# Circuits help? AS Physics OCR

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Thread starter 5 years ago
#1
Does anyone have any good resources or websites to help with the 3 modules on circuits? I'm really struggling with them
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5 years ago
#2
(Original post by WilliamSlim)
Does anyone have any good resources or websites to help with the 3 modules on circuits? I'm really struggling with them
Try this site:
http://www.physicsandmathstutor.com/physics-revision/

I've also got some notes which are more AQA oriented. If you've got a copy of your specification, could you find out what you need to know and post it here? People can then help you with specific questions.
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Thread starter 5 years ago
#3
(Original post by lerjj)
Try this site:
http://www.physicsandmathstutor.com/physics-revision/

I've also got some notes which are more AQA oriented. If you've got a copy of your specification, could you find out what you need to know and post it here? People can then help you with specific questions.
Off the top of my head I'm having difficulties with the different IV graphs and explaining them and also the circuits to test the emf and pd. For the iv graphs I'm not sure what it would be like for a test circuit for emf, and I don't really understand how a test circuit work, and struggle with iv graphs and explaining them in general.

Is it okay if I update with more stuff I struggle with?
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Thread starter 5 years ago
#4
Also, is there any website where I can make a circuit and add resistors, voltmeters, ammeters, resistors and other components to check what the current, resistance and voltage would be like? I think messing around with something like that would be a great help.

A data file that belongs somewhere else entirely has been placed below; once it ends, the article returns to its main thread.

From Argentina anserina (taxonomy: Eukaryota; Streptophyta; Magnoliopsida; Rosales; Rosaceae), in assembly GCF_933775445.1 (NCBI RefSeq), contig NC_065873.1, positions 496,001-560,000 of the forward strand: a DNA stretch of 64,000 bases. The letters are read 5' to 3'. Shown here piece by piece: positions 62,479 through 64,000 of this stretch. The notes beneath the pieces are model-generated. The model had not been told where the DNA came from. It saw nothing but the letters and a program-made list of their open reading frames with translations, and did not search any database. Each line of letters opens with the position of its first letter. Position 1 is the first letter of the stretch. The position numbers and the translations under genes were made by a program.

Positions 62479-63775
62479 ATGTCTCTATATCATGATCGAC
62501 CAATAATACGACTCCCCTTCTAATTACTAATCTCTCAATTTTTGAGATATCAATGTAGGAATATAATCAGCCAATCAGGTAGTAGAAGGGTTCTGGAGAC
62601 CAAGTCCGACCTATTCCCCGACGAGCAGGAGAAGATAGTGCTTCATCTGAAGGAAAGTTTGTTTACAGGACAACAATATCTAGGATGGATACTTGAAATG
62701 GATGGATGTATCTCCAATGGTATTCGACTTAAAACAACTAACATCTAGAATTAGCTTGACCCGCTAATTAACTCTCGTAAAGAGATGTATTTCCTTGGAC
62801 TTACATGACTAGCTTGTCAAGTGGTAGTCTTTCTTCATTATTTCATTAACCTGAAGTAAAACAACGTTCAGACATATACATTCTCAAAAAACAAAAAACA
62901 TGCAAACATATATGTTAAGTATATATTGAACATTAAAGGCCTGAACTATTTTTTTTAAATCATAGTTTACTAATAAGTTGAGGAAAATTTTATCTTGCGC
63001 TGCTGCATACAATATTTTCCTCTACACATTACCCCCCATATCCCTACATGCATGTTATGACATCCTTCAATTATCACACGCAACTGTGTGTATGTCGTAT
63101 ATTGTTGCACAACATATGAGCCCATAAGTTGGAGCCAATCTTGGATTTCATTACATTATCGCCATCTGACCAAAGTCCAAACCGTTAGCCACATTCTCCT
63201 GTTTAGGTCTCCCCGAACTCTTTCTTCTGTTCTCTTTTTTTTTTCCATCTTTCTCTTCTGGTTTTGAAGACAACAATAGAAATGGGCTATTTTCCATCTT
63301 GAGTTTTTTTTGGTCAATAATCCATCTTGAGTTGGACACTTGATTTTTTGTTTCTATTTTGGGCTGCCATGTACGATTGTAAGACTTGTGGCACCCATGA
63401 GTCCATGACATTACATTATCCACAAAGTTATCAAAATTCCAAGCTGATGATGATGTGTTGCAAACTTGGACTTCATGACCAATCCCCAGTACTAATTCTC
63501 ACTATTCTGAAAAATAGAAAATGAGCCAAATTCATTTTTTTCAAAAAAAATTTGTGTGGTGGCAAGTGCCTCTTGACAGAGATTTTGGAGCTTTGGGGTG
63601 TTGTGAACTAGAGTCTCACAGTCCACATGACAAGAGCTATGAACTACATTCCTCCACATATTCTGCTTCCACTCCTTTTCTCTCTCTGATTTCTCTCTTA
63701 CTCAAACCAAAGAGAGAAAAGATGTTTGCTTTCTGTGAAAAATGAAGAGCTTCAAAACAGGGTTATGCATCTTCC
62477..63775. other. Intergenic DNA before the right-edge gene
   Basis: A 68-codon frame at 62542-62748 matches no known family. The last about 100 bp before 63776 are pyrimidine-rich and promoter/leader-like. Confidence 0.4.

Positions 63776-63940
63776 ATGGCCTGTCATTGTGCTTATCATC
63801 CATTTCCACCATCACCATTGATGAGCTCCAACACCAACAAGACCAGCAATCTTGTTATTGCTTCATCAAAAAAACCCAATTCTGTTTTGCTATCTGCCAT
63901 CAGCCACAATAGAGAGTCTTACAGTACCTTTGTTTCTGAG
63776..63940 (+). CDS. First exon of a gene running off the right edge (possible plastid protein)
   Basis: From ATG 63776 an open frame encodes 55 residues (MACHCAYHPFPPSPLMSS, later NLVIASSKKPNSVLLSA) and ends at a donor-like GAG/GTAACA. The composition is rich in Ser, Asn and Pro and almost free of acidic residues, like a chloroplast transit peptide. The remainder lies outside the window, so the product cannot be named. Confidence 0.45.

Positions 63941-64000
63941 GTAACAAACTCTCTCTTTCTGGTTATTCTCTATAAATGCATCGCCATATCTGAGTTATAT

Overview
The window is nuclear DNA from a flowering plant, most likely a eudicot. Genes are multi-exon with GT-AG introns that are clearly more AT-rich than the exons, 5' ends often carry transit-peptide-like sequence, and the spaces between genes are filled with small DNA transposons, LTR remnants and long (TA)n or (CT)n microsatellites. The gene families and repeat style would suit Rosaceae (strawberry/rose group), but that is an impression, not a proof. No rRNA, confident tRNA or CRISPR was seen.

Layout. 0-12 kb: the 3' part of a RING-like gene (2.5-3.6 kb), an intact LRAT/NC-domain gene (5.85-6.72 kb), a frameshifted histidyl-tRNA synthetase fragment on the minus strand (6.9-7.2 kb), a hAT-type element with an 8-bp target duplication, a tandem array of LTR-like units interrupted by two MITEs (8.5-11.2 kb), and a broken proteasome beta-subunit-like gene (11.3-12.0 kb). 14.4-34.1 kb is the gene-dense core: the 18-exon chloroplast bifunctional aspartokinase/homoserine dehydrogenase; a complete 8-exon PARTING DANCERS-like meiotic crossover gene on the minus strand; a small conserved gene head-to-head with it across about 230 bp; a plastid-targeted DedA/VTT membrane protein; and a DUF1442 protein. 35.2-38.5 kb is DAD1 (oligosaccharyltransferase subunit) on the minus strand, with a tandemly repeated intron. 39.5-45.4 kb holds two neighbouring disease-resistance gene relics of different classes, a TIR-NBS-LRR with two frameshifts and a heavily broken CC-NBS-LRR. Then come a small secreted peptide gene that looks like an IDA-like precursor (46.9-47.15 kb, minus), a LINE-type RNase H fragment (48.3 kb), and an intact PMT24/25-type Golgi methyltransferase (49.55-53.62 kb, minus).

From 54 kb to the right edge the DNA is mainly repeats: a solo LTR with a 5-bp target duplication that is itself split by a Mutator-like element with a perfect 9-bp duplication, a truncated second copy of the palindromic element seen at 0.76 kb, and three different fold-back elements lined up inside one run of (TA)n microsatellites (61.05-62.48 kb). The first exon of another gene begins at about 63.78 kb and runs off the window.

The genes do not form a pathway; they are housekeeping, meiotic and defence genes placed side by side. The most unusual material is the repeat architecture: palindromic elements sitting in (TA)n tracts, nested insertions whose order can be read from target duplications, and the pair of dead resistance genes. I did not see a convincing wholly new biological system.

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5 years ago
#5
(Original post by WilliamSlim)
Also, is there any website where I can make a circuit and add resistors, voltmeters, ammeters, resistors and other components to check what the current, resistance and voltage would be like? I think messing around with something like that would be a great help.
There's probably something out there that's the right level, if you just google 'circuit simulators' most are pretty complicated... this one isn't but is probably too simplistic:http://phet.colorado.edu/en/simulati...ruction-kit-dc

You can probably find something more the right level if you look hard enough for a little bit, that phet simulation is the best I could find in 5 minutes.
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5 years ago
#6
(Original post by WilliamSlim)
Off the top of my head I'm having difficulties with the different IV graphs and explaining them and also the circuits to test the emf and pd. For the iv graphs I'm not sure what it would be like for a test circuit for emf, and I don't really understand how a test circuit work, and struggle with iv graphs and explaining them in general.

Is it okay if I update with more stuff I struggle with?
In an ideal world you'd have some clear problem that you don't understand, and you would make a thread regarding the issue. (Well, in an ideal world you wouldn't have problems... but that's irrelevant). If the questions are distinct, make separate threads. If they follow on from one another, ask them in the same one. I don't know what you mean by test circuit at the moment, so if you have a picture/diagram that you could post that would be helpful.

For I/V characteristics, the three main graphs that you have to know are: a filament lamp, a fixed resistor, a diode. The fist thing to note is that all three components have 0 current when there is no applied voltage, so they all go through the origin. The next thing is that lamps and resistors don't notice sign changes, so their graphs are the same for positive and negative voltages (technically it's rotational symmetry about (0,0) but whatever)